I was intrigued to read that the humble waffle iron can be used as a makeshift stove, with surprisingly interesting results.
We were not waffle traditionalists—just a family without an oven, desperate for new ways to heat food. After that first encounter with gridded cornbread, we grabbed the cheapest waffle maker we could find and began to experiment.
We started by replicating the cornbread waffles. After some tinkering, we had the recipe down. Our first homegrown success was chocolate waffle cake. The brilliance of cake as a waffle is that all those dents fill up with frosting. To this day, despite access to ovens, my kids want chocolate waffle cake for their birthdays.
After the cake success, we tried banana bread (excellent). Then we made chocolate chip banana bread (even better). Then chocolate chip cookies (difficult to perfect). Later, after we experimented with hash browns, we became slightly obsessed with trying just about everything in a waffle maker.
Remarkably, nearly all of it all has worked—though it's possible that two years of van life made our palettes more forgiving.
Not long into our waffling days, we discovered that we were not the first family to worship the waffle maker. There was a blog, Wafflizer.com, now known as Will It Waffle?, which spawned a waffling cookbook of the same name.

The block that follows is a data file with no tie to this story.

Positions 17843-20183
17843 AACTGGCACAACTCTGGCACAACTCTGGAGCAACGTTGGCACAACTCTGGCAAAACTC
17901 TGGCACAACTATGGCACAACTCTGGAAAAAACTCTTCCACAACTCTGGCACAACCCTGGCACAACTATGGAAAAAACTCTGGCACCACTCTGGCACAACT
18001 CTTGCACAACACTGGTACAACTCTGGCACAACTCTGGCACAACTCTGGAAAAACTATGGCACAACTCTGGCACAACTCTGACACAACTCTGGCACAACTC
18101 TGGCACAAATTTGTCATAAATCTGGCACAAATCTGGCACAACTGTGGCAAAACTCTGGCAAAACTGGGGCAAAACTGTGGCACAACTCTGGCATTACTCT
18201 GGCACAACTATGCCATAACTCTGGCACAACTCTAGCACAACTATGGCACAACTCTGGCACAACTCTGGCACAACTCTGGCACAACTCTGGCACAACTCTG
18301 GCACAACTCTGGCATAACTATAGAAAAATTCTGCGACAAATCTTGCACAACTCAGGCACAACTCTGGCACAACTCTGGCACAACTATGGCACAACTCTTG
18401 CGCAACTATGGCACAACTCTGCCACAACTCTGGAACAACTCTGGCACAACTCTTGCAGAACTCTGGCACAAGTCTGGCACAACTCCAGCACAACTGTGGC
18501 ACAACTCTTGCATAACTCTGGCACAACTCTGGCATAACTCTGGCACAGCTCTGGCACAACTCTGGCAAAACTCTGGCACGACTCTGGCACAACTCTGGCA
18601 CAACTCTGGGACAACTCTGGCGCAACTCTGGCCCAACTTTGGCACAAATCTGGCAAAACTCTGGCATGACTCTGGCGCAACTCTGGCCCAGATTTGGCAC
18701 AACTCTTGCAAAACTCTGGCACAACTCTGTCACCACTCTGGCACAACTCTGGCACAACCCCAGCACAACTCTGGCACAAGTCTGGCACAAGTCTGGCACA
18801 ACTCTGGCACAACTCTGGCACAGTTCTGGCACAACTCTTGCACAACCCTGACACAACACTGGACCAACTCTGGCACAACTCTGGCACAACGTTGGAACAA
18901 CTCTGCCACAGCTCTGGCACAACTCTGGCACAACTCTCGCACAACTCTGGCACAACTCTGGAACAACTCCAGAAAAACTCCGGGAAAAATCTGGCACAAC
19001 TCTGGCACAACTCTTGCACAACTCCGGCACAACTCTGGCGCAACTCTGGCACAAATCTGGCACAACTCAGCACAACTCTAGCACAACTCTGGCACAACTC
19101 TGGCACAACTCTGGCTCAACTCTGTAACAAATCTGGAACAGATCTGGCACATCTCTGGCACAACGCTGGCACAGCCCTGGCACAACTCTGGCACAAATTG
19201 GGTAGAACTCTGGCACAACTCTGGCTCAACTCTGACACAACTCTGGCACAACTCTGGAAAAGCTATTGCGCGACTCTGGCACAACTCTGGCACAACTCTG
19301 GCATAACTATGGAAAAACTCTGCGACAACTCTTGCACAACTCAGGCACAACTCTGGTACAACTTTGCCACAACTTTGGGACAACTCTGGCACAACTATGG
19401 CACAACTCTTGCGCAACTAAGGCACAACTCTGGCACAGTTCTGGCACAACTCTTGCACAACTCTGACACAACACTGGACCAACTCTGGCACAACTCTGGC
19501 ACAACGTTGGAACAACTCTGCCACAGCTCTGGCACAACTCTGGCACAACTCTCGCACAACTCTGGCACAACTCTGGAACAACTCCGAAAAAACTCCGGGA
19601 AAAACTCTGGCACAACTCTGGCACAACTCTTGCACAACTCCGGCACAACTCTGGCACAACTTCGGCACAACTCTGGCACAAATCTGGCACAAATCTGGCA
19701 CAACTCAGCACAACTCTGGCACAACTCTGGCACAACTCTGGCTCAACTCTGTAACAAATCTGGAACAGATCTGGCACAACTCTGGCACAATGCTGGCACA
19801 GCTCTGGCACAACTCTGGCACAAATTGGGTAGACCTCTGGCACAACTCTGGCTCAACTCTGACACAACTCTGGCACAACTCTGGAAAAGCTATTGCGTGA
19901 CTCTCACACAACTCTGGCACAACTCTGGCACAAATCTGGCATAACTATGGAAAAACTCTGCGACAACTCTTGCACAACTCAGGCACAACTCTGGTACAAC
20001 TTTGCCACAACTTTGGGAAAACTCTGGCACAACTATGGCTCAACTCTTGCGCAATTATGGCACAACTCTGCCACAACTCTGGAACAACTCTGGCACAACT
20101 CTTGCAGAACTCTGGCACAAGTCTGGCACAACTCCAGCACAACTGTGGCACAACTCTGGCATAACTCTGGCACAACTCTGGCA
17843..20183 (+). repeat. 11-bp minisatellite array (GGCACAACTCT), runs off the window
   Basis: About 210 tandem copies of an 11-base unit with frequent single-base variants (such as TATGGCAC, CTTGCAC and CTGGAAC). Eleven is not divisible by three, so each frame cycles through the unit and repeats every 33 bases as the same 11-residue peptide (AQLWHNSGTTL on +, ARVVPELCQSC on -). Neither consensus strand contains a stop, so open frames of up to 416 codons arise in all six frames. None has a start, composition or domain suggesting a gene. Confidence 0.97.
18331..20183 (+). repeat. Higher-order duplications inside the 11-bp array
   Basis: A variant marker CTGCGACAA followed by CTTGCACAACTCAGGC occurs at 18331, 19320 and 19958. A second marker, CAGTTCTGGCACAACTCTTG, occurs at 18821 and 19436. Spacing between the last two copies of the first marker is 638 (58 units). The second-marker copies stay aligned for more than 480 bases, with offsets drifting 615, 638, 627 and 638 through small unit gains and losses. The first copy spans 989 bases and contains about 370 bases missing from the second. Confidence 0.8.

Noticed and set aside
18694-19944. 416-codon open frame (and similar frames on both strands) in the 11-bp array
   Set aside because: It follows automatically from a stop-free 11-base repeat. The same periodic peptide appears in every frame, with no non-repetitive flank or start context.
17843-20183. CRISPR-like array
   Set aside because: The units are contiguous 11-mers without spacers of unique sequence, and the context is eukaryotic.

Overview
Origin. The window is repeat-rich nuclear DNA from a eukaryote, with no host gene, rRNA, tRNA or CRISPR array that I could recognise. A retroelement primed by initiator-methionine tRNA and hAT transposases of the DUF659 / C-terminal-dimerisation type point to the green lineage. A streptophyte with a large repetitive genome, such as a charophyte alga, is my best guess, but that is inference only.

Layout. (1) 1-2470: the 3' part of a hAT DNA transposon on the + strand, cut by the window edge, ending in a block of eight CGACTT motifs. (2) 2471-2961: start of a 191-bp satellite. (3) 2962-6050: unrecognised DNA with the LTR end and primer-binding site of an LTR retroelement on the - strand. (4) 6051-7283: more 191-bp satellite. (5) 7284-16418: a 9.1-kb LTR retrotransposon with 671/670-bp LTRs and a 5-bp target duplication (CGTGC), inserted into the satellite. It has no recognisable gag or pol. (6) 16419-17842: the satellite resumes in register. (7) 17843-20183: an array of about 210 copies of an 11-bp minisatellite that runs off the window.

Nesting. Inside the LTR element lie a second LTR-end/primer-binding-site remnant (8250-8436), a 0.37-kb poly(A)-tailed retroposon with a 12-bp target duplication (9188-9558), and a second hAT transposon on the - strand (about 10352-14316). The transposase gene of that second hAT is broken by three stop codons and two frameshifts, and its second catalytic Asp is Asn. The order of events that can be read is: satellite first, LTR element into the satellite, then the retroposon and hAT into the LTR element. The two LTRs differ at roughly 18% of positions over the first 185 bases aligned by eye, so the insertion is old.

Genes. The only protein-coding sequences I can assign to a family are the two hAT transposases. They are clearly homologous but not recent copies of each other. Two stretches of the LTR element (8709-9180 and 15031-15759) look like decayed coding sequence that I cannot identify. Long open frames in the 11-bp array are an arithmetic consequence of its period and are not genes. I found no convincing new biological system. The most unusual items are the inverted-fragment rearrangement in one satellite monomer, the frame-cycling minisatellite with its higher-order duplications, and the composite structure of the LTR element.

There were other cookbooks, though I haven't read them. Experimenting—especially with kids eager to learn to cook—is more fun.
We also discovered that, quite often, companies themselves had recipes adjusted to work in waffle maker. Info on the box of a cornbread mix mentioned that the secret to better cornbread waffles was more oil. (This is actually true in a broad sense as long as you don't get carried away.)
As we explored the growing world of waffling online, we came to realize that there's very little a waffle machine can't do. Daniel Shumski, author of Will It Waffle, includes recipes for things as exotic as Miso-maple glazed salmon, waffled tamale pie, and even filet mignon.
There's more at the link.
We don't own a waffle iron, but reading that article, and glancing through the cookbook (it's free to Kindle Unlimited subscribers), I can see us buying one, if only to try some of the recipes for ourselves. They look delicious! Any recommendations from readers as to the best waffle iron brand or model, or should I just buy whatever I can find at a reasonable price? Please let us know in Comments, and thanks in advance for your guidance.